But wait, keen readers of Bowman's book may say, the ordeal was vanishingly rare in his area anyway, because they had a far stronger public system of justice with written evidence there. And, OK, fair enough; the case has only got this far because the written evidence is gone, after all. But in so-called 'feudal' France, too, where that rigidity of public justice is missing, we can find cases where it goes wrong, and a lot of those losses by default turn out be by the people who'd actually proposed the ordeal in the first place. In fact, cases where the ordeal was proposed but avoided are in the majority over cases where it was actually carried out. Proposing the ordeal turns out to be a frequent tactic in a wider strategy of delay, intransigence and contumacy. And the article from which I draw these conclusions, Stephen White's"Proposing the Ordeal and Avoiding It", seems almost to have anticipated Leeson's argument (almost as if it weren't new—who'd a thunk?):

... even if everyone involved in the disputing process firmly believed that trial by ordeal was a potentially legitimate and effective means of ascertaining God's judgement, no experienced participant in a lawsuit could have disentangled the process of predicting the legal outcome of a lawsuit in which an ordeal might be held from the process of assessing the political climate in which it would be proposed and possibly held.... He would have known that a unilateral ordeal could be rigged; that because its physical outcome might be open to conflicting interpretations, friendly judges were preferable to hostile ones; ... and finally, that even if he himself were fully prepared to act on the unshakeable conviction that trial by ordeal would actually lead to a just outcome, others, including his own supporters, might view it differently.

Really I could just quote that entire article, it's so interesting,3 but instead perhaps it's time to stop the demolition and ask how, instead, I would suggest we view the ordeal. There are four crucial points, I think, and I already started on them somewhere else this story was noted, but I'll do it properly now.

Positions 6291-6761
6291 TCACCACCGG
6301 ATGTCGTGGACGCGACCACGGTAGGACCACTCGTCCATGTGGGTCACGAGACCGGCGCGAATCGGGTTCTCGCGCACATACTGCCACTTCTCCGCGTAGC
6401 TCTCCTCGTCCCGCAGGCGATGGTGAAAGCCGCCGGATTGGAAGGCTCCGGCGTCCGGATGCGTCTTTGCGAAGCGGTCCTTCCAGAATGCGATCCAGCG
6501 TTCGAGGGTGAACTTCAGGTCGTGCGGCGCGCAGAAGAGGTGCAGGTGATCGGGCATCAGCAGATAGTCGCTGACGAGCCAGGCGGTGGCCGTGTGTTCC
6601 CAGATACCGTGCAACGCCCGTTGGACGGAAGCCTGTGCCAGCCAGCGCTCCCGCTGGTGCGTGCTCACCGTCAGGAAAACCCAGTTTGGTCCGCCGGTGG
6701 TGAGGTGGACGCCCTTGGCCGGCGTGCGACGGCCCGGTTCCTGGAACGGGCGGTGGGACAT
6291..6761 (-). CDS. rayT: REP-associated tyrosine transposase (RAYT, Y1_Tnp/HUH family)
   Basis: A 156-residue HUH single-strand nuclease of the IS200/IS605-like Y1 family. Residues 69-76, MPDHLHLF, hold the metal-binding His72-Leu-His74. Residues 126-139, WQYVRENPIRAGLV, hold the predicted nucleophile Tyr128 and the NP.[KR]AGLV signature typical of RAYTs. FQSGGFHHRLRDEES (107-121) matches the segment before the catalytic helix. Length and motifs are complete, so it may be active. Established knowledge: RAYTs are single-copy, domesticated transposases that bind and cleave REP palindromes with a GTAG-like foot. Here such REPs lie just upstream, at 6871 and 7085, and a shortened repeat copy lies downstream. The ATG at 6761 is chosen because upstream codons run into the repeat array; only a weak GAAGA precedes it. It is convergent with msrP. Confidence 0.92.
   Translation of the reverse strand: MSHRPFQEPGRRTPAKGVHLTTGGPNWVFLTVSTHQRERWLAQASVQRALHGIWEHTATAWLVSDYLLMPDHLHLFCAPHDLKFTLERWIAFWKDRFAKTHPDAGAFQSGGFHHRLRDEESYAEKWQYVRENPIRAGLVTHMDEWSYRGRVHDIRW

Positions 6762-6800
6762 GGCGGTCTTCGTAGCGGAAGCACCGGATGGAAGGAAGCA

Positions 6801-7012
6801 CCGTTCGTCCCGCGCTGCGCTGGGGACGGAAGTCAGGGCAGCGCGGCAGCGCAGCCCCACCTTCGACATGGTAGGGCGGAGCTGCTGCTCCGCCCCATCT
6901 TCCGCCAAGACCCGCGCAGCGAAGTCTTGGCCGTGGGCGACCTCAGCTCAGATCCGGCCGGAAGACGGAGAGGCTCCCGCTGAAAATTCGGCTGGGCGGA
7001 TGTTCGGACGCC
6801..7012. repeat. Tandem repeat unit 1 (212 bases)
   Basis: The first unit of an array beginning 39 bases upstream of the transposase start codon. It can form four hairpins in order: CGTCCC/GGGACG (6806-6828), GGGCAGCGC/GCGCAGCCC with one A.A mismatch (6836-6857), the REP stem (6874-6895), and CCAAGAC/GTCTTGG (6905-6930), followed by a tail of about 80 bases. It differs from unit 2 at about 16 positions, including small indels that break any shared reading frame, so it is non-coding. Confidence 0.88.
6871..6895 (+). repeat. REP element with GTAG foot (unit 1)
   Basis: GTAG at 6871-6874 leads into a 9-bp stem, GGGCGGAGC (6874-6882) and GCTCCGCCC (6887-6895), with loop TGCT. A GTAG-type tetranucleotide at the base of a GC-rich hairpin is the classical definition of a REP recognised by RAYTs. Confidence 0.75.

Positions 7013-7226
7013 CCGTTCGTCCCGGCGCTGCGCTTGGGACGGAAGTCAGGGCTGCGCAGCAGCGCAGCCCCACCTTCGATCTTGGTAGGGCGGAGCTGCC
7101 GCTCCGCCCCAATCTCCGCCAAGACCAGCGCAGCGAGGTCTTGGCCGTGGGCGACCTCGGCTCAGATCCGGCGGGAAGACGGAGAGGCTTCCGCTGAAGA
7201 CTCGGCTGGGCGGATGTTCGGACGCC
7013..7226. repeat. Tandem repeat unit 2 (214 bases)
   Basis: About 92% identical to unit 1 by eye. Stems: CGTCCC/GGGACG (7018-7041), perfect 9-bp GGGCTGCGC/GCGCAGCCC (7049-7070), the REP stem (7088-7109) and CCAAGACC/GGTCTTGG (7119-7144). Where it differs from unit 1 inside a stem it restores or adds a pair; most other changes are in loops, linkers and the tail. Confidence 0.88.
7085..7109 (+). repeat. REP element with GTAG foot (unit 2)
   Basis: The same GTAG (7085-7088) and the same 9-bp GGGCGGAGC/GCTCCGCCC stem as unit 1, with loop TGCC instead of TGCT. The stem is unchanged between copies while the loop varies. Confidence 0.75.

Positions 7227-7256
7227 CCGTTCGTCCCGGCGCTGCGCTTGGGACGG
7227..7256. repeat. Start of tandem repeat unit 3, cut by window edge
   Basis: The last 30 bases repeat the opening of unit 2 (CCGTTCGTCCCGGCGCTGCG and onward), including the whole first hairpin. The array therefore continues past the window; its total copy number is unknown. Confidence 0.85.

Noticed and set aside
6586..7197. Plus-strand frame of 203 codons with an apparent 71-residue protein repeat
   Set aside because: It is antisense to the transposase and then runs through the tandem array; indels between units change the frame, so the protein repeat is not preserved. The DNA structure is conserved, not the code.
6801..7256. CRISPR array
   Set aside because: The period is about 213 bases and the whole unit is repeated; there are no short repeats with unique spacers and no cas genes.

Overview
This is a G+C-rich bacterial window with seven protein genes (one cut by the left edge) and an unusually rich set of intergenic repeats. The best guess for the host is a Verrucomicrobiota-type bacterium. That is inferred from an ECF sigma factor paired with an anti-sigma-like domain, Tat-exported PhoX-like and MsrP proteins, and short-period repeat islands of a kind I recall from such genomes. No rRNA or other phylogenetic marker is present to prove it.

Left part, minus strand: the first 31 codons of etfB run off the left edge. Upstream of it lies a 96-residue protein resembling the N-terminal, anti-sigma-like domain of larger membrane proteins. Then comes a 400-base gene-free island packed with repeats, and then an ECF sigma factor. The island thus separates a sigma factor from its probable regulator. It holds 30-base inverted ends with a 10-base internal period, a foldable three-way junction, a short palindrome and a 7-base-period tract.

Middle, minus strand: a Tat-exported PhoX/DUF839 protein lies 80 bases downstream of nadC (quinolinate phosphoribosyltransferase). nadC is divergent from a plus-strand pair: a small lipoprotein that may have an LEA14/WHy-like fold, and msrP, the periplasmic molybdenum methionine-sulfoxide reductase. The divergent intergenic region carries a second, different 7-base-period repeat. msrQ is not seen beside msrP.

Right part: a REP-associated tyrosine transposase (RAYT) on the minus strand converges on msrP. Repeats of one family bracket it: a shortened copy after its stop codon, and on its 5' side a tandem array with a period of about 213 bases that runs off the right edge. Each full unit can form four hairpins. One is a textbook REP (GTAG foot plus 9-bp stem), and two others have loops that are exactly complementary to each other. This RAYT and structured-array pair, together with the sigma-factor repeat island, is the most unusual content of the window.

1. Medieval justice was not always about the right outcome. It was about peace. Unless the judiciary, of whatever sort it was, was strong enough to enforce a verdict punitively, a definitive judgement of right or wrong probably wouldn't end a dispute. After all, the guilty party had already proved disrespectful of the norms by which that verdict would be reached. Why would he abide by it? So instead, these cases were aiming to achieve a consensus and an agreement by which the dispute might stop, which usually meant compromise, however unpleasant or even unfair that might be.

  2. The ordeal was only resorted to, therefore, when the processes that would normally achieve a settlement had failed, because of the obduracy of one or other party. It was never the regular process itself: it was a tiebreaker. (This is not to ignore that, as White points out in detail, that it was sometimes called upon or proposed only as a threat or stratagem to bring about a compromise in one of these difficult situations.)

  3. It is not something any litigant can have faced with equanimity, because no-one could have been certain how it would come out. They might be convinced that they were in the right (or that this special tar I've got will keep my arm from broiling haha, hey, crap, those flames are a bit high, oops! OW OW OW OW OKAY okay, I admit I burnt the bloody will can I get some help please?, or similar) but given that anyone might read the outcome differently and pressure others to do so, it would always be risky. Very many ordeal cases, like Sentemir's but also others, do not go as anyone planned.